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President of the Seventh-day Adventist Church recognizes World Pathfinder Day

Silver Spring, Maryland, United States |Ted N.C Wilson, President, Seventh-Day Advenstist World Church

Hello, friends! Did you know that Sabbath, September 19, is a very important day for nearly 2 million young people around the world? That’s because it is “World Pathfinder Day”—a day set aside each year to highlight young people who are involved in Pathfinders.

The Pathfinder Club has been an official component of the Seventh-day Adventist Church’s youth ministry department since 1950, so this year they are celebrating 70 years of worldwide Pathfindering!
A special online World Pathfinder Day program will be livestreamed worldwide this Sabbath on the GC Youth Ministries Facebook page. For more information, visit the link below—youth.adventist.org

In case you may not be familiar with Pathfinders, this Seventh-day Adventist youth organization is focused on young people 10 to 15 years old, and is filled with action, adventure, challenge and group activities, and has a strong spiritual component. It provides opportunities for the development of new attitudes and skills that produce personal growth, team spirit, and a sense of loyalty and respect for God, His Creation, and His Church. Perhaps one of the best-known activities of the club is the large international camporee held in OshKosh, Wisconsin, in the United States every five years.

This year, the theme for the World Pathfinder Day is “Reconciled: Where I Belong” and focuses on the story of the welcoming father in the story of the Prodigal Son, with the key text of Luke 15:22, where the father welcomes his wayward son home. This son, who demanded his inheritance immediately and then wasted it very irresponsibly, decides at last to come home. We read the touching scene in Luke 15:18-24.

18 I will arise and go to my father, and will say to him, “Father, I have sinned against heaven and before you, 19 and I am no longer worthy to be called your son. Make me like one of your hired servants.” ’

20 “And he arose and came to his father. But when he was still a great way off, his father saw him and had compassion, and ran and fell on his neck and kissed him. 21 And the son said to him, ‘Father, I have sinned against heaven and in your sight, and am no longer worthy to be called your son.’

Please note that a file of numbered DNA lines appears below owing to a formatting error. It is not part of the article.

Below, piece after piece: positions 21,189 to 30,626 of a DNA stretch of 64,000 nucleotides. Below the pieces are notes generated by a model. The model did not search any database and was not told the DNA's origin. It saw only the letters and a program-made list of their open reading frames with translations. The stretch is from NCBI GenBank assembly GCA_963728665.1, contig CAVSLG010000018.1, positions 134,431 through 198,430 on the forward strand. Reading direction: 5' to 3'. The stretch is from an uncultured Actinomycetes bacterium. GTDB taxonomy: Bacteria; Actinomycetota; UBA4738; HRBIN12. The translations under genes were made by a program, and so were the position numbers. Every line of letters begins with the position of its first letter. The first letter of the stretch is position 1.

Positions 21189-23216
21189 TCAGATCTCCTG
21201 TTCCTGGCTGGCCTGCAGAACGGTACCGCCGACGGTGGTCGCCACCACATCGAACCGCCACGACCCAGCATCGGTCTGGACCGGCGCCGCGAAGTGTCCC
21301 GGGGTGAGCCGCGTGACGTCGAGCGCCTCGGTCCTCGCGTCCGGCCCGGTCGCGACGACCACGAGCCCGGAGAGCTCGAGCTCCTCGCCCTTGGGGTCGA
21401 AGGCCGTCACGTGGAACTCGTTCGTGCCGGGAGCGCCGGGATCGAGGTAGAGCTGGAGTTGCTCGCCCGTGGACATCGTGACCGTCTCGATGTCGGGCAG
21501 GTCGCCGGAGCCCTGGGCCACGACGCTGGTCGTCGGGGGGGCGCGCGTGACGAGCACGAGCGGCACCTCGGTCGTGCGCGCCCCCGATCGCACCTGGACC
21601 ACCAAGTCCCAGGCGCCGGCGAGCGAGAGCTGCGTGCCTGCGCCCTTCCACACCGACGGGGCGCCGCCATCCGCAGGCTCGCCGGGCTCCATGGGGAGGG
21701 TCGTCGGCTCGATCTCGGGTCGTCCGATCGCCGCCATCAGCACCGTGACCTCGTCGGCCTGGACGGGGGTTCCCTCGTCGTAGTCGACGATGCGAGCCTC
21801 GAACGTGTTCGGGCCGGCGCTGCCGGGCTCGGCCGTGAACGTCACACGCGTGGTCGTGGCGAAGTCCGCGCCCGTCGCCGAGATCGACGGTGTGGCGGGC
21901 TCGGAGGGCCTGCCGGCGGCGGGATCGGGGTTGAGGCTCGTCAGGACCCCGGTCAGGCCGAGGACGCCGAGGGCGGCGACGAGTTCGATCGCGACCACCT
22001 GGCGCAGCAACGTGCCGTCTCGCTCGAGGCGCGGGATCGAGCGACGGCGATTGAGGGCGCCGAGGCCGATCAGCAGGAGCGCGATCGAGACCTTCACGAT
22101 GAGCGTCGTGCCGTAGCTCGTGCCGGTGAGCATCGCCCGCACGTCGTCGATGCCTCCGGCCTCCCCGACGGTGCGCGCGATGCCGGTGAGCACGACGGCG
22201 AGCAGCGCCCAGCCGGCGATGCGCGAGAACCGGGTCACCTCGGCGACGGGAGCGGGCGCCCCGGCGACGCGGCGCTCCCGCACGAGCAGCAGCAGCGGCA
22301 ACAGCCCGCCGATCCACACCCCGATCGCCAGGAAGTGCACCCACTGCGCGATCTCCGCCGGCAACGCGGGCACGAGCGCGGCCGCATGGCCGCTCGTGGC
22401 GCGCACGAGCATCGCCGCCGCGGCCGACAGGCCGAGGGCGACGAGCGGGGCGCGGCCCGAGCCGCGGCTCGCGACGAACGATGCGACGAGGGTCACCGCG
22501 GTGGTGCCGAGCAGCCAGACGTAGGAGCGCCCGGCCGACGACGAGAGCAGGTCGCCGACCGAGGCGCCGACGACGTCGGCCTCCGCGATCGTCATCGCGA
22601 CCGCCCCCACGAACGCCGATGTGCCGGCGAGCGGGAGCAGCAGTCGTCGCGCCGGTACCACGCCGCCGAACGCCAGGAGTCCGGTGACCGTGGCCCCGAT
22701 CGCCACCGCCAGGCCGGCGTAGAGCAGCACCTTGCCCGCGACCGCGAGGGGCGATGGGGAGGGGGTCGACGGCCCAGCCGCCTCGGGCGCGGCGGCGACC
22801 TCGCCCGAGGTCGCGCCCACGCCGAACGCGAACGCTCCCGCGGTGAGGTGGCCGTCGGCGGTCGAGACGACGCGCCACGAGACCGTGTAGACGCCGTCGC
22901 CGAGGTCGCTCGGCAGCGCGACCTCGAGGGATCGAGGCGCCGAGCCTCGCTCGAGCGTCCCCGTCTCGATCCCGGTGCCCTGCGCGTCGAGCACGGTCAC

22 “But the father said to his servants, [a]‘Bring out the best robe and put it on him, and put a ring on his hand and sandals on his feet. 23 And bring the fatted calf here and kill it, and let us eat and be merry; 24 for this my son was dead and is alive again; he was lost and is found.’ And they began to be merry.

What a beautiful story this is for us all—young, and the not-so-young. It contains eternal lessons for us—giving us a beautiful picture of a Heavenly Father who loves us and is eagerly waiting to welcome us home. Perhaps you, friend, have wandered, or are tempted to wander away from Jesus. Maybe you feel you have gone too far to turn back now.

“Do not listen to the enemy’s suggestion to stay away from Christ until you have made yourself better. If you wait until then, you will never come,” we read in the beautiful book, Christ’s Object Lessons. “Arise and go to your Father. He will meet you a great way off. If you take even one step toward Him in repentance, He will hasten to enfold you in His arms of infinite love. . . . The very first reaching out of the heart after God is known to Him. Never a prayer is offered, however faltering, never a tear is shed, however secret, never a sincere desire after God is cherished, however feeble, but the Spirit of God goes forth to meet it” (p. 206).
What a beautiful, precious promise!

And you know, this touching story also speaks to our hearts in welcoming back those who have gone astray. Do our hearts yearn for those who perhaps grew up in the Church—maybe they were even involved in Pathfinders and other youth activities—but have somehow lost their way? Do we spend time on our knees for these dear youth, pleading with the Lord to bring them back? Do we find ways to reach out to them, letting them know we care and that they are missed? And when they do return, do we welcome them with open arms?

There is so much we can learn from this parable. Let us take to heart the wonderful theme of this year’s World Pathfinder Day— “Reconciled: Where I Belong.” With God. That is where everyone belongs!
Jesus promised in John 14:1-3— “Let not your heart be troubled; you believe in God, believe also in Me. In My Father’s house are many mansions . . . I go to prepare a place for you. And if I go and prepare a place of you, I will come again and receive you to Myself; that where I am, there you may be also.”
Let's pray together,

Father in heaven, we thank you for these marvelous promises that you have prepared places for us, that you have known us even a far way off before we even arrive home. You are longing to have us back into your presence. Lord bless our Pathfinders. Bless our Pathfinder leaders, bless our church members who encourage the Pathfinders and Lord bless those young people who may have slipped away from you.


Maybe they're even older people who at one point had some connection with the church and with Pathfindering, but have left your fold. Bring them back Lord and help us to make contact with them and encourage them. Thank you Lord, for these wonderful promises of your everlasting love for each of us, we long for the day when we will be reunited with you in heaven.
Never to part again in Jesus' name, we ask it. Amen.

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